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2017.11.15 Please ignore the blue rust

By DAVID GREEN

When Ron Apger called about something last week, he suggested that I write about my rusty bicycle. He remembers it leaning against the front of the Observer office back when he was a kid.

I think that might be stretching things a little. He’s not that old and I’m not that young. Or maybe it’s the other way around: he’s not that young and I’m not that old.

I bought the bike in 1972 right after college and I soon left Morenci for six years or so. It probably didn’t start leaning against the Disturber until 1980 when I started leaning my head onto my desk at the office.

I rode an older bike through college—the same one that I won in a drawing at the summer festival in town when I was about 12 years old. It operated on one variable speed that depended on how tired I was.

I lived off campus the last two years of college and the neighbor to the south owned a really sharp French bicycle called a Bobet. I once asked the owner if I could ride it for a little bit and I was surprised when she said that I could. 

I headed for the track at East Lansing High School and suffered temporary blindness when I approached the sign forbidding wheeled vehicles on the track. I wanted to see what it felt like to speed on a fast bicycle.

A year later when I graduated I was asked by my parents what I wanted for a gift. By then I realized that I would not be the owner of an expensive Bobet. I had narrowed my sights to a Mercier—a cheaper French bicycle that still sounded too expensive to my parents.

The Cycles Mercier bicycle manufacturer was founded in 1919 by Emile Mercier in Saint-Etienne. What I was eyeing certainly wasn’t the top-of-line model. This was down two tiers and it sold for $150. My parents agreed to split the cost with me.

I remember they were not pleased when I damaged it in the first week of ownership. I could have bought a good sturdy model at the hardware downtown, but I had to have the fancy French thing.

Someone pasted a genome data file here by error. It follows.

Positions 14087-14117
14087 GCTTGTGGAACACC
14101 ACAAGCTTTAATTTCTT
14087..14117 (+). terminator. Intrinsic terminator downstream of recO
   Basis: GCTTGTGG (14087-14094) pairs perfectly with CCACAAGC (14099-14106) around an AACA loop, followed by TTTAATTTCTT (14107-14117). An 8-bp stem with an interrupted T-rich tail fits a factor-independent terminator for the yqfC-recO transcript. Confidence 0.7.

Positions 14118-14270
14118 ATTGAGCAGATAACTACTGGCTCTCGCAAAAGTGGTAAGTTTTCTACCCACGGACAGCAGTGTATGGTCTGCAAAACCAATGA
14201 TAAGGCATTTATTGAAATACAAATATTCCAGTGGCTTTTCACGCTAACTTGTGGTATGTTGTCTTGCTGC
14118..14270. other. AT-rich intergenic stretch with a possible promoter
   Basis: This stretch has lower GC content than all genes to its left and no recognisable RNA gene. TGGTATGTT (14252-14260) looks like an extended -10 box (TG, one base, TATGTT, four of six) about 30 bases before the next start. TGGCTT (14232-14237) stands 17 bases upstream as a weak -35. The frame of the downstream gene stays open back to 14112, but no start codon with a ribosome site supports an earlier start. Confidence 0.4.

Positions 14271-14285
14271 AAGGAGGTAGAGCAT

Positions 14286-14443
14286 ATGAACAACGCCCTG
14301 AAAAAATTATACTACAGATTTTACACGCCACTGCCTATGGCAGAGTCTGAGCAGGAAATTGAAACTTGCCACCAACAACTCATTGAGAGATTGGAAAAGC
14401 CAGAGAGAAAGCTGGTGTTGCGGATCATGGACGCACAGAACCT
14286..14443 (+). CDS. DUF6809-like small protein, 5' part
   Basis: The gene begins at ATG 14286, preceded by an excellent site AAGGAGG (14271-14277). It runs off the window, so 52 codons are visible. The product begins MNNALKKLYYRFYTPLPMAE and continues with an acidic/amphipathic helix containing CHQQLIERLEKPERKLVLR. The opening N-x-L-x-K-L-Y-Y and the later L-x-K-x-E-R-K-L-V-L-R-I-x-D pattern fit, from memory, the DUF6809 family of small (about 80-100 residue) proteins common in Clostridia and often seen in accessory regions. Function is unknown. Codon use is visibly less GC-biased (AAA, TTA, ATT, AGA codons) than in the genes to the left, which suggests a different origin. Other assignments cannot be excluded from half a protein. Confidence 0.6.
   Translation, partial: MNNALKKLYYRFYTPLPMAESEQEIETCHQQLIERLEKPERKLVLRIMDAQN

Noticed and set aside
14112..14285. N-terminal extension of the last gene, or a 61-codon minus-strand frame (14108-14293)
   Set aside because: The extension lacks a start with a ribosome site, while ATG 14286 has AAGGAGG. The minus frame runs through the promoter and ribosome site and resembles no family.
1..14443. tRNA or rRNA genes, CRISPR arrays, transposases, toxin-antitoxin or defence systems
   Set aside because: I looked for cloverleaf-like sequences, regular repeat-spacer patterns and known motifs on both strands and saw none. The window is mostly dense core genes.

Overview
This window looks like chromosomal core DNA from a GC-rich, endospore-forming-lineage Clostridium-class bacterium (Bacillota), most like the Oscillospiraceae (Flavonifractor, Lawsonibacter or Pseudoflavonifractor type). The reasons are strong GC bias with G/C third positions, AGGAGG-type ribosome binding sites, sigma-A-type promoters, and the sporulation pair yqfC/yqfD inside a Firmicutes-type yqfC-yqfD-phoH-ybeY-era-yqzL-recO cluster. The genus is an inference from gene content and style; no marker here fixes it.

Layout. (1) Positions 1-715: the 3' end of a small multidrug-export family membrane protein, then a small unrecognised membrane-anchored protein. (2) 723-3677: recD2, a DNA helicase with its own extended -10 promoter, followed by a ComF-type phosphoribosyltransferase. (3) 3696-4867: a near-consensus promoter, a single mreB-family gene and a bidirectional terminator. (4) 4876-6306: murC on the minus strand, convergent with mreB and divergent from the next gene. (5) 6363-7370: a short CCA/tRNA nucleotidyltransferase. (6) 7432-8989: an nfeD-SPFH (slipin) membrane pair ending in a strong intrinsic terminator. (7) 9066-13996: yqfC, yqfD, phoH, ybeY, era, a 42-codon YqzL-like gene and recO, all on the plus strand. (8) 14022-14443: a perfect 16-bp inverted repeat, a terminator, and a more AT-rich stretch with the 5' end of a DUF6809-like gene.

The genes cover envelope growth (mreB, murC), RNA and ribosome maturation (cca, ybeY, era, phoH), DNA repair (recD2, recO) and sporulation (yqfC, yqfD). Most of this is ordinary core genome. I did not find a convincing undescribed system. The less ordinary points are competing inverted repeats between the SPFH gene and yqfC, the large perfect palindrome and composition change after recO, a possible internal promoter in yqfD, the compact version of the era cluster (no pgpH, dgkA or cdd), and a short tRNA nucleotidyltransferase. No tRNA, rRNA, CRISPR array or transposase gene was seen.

Here’s what happened. I decided to pedal to Adrian to meet Chris Price when she got out of work. Traffic was heavy on US-223 north of town so I rode along the berm. A large, handsome Queen Anne’s Lace got stuck in the chain, bent the derailleur and the bike was suddenly inoperable.

I’m not sure how I got home. The world’s first cell phone call was still a year away and common cell usage was decades into the future. I probably found a phone booth and told Chris where to meet me.

The bike was my main form of transportation until I finally bought Connie Ries’s old VW bug–and later sold it and returned to the bike.

The Mercier carried me 2,000 miles in the summer of 1975 when my friend, John, and I traveled through the Canadian Maritimes. It was my transportation when I spent a year in Maine and once again that’s how I got around when I lived in Portland, Ore., for a couple of years.

It must have been on the bus with me when I returned to Morenci. The Mercier is 45 years old now and just keeps rolling along under the occasional care of Will Harsh at his bike shop.

I think Will once told me that it’s probably worth more now than it was when it was new. There’s a market for classic old road bikes. Even a bike that’s turned from the original color—sort of a robin’s egg color—to the current state of blue rust?

Dr. Tom Cable is a great bicycle fan, but when I told him the story of my left handlebar collapsing as I dismounted one night, Tom suggested that I mount the bike on the wall like a trophy and go to Will’s shop for something new.

I went to Will’s shop, but it was for a new handlebar set. I still think about getting something new. There must be something more suitable, something with a seat that would offer the comfort that the deteriorating seat fails to provide. The comment I hear about most about my bike refers to that seat.

Will I go for a new bike that’s perhaps more suitable to my age? It wouldn’t be easy to give up a nice road bike, and here’s something new from Mercier: the Draco sells for only $2,695. Even the basic model that I would choose costs $795.

Come spring, you know I’m going be riding the same set of wheels. It’s a living, moving, utilitarian trophy.